Want some creeps? Here are the 11 biggest ghost towns
Cities seem eternal, massive masses of humanity. But sometimes, due to nature or human hubris, they are abandoned, creating evocative displays.
Built as a huge luxury housing estate, Tianducheng emulates the City of Light in everything, from period architecture to a 91-metre-high miniature Eiffel Tower. There is even a replica of the fountain in the Luxembourg Gardens. With room for more than 10,000 residents, the city has remained mostly abandoned, except for employees of a nearby French-themed park, according to City Lab.
Ruby, Arizona, USA, is one of the best preserved ghost towns in the American Southwest and is reminiscent of the Wild West. With a mine founded in the 1870s that produced gold, silver, lead, zinc and copper, Ruby officially became a town when it opened its first post office in 1910.
The mines are now home to a huge colony of Mexican bats. Sometimes their giant swarm can be seen scurrying from the mine entrances at sunset during the summer. Officially abandoned in 1940, the remains of Ruby are now on private land and it remains one of the best preserved western towns in the United States.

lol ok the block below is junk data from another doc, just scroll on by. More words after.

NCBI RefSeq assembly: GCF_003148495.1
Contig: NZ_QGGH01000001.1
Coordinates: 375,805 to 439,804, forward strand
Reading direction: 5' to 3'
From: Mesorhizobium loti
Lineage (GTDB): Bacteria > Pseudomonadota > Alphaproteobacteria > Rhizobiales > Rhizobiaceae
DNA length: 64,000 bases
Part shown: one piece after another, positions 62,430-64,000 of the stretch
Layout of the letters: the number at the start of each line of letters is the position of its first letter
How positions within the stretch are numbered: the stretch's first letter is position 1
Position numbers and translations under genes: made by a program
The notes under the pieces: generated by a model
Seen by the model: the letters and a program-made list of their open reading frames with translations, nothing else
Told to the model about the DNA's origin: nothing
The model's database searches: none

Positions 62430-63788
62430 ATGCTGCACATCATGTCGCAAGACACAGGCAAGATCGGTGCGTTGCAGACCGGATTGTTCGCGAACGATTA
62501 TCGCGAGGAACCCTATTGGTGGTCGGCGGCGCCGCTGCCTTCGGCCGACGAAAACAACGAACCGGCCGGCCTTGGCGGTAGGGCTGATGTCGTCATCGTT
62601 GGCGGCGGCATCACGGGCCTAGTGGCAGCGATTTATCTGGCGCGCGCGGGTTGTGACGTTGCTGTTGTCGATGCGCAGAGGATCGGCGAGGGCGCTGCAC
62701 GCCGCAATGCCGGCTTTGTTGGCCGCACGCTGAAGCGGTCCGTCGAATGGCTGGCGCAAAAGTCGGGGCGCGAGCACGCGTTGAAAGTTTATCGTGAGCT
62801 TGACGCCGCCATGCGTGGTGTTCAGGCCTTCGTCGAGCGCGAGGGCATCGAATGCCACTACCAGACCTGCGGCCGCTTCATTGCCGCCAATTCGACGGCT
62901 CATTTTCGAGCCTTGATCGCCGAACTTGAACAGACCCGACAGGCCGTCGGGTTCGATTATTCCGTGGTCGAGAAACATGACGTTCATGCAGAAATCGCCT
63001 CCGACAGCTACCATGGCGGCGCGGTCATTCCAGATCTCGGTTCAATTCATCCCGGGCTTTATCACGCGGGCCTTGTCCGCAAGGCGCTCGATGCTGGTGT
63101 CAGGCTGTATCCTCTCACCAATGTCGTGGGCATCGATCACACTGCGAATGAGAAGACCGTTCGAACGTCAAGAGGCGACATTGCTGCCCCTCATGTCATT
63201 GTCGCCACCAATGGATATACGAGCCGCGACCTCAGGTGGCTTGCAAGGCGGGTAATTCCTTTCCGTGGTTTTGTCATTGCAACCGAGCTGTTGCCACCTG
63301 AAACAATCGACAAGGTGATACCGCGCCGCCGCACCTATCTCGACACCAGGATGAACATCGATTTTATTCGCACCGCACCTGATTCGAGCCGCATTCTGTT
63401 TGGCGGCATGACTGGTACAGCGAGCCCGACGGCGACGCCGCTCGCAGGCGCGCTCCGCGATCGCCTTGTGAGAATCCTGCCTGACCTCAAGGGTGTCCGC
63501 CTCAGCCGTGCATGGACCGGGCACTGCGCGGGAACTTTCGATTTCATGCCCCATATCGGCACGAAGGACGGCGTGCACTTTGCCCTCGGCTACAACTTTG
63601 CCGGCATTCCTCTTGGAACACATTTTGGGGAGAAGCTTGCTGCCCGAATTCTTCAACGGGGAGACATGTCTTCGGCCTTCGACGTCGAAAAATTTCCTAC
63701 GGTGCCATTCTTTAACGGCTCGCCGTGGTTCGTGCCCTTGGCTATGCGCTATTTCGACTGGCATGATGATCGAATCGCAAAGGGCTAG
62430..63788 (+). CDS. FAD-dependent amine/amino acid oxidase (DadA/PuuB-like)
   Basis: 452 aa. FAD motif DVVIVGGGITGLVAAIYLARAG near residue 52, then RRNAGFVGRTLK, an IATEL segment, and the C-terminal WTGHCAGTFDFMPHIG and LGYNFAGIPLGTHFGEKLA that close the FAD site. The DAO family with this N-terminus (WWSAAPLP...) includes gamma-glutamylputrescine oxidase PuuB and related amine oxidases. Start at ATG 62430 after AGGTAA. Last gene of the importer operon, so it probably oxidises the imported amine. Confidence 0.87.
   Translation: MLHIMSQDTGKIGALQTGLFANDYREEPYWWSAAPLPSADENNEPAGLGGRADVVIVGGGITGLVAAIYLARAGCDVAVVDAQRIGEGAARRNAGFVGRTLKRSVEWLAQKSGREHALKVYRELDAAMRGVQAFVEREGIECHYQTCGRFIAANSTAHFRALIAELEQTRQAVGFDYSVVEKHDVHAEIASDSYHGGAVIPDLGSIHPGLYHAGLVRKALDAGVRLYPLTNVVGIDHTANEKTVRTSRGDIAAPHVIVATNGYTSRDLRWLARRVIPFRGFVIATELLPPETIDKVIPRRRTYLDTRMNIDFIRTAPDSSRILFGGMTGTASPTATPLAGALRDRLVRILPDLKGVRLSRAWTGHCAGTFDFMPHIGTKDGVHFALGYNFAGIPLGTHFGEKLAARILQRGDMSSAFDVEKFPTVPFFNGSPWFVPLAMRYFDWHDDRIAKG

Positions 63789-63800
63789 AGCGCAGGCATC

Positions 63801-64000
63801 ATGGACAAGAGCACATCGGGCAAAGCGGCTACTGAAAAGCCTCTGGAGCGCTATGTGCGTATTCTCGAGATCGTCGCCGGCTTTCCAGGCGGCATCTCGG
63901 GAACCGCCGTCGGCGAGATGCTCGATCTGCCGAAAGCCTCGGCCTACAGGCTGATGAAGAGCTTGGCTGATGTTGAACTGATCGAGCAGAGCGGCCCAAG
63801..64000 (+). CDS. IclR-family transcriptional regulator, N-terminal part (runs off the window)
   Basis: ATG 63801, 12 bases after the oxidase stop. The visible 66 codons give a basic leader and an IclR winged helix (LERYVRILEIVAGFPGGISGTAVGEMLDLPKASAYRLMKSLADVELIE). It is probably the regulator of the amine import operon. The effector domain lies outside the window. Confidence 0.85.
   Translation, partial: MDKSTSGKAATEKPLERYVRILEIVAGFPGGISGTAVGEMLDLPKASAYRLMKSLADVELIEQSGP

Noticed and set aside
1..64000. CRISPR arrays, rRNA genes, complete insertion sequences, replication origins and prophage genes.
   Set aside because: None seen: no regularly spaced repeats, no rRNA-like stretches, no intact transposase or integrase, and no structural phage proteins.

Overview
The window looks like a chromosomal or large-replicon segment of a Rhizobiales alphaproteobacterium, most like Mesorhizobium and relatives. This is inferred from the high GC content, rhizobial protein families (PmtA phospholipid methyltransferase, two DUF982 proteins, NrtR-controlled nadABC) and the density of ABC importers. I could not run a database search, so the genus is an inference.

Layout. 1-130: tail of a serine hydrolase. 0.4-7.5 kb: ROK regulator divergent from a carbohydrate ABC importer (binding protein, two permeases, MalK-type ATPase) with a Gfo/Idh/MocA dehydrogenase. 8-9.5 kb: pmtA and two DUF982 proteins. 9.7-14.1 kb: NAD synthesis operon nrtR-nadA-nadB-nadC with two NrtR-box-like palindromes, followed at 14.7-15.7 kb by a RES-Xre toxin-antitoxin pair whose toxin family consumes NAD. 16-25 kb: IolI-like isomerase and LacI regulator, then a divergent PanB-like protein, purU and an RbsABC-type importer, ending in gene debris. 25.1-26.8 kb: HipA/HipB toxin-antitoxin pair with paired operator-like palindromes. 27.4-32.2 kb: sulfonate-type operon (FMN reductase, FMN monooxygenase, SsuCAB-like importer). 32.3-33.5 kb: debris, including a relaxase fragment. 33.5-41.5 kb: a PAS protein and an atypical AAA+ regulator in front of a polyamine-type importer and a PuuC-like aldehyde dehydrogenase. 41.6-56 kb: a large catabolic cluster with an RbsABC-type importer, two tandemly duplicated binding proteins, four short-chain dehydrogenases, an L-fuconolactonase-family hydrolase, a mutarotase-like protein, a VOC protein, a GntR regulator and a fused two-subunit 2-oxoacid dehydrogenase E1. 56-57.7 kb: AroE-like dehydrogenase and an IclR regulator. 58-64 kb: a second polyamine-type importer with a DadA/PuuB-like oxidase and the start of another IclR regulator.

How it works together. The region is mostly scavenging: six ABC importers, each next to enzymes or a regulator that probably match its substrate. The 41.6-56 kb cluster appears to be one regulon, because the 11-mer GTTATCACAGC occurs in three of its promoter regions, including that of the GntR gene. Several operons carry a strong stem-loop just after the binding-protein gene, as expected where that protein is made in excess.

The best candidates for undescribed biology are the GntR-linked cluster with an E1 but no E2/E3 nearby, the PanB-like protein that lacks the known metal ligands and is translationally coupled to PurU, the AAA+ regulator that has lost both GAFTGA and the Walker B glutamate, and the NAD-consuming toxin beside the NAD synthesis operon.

Founded in 1946, Wittenoom began as a mining town in Western Australia. The nearby gorges were full of blue asbestos, an important raw building material in the early 20th century. By the early 1950s, Wittenoom was the largest town in the Pilbara region.
Amid growing health concerns, declining demand for asbestos led to the mine's closure in 1966, with most residents leaving to find other work, according to ABC. Wittenoom was officially closed in 2007 and the Australian government took steps to limit access to the former mining town and removed it from all official maps.
Due to the nature of the mining operation, asbestos fibres are still found in the topsoil and air around Wittenoom, making the entire town unsafe. According to a documentary released in December 2019, only one resident remains.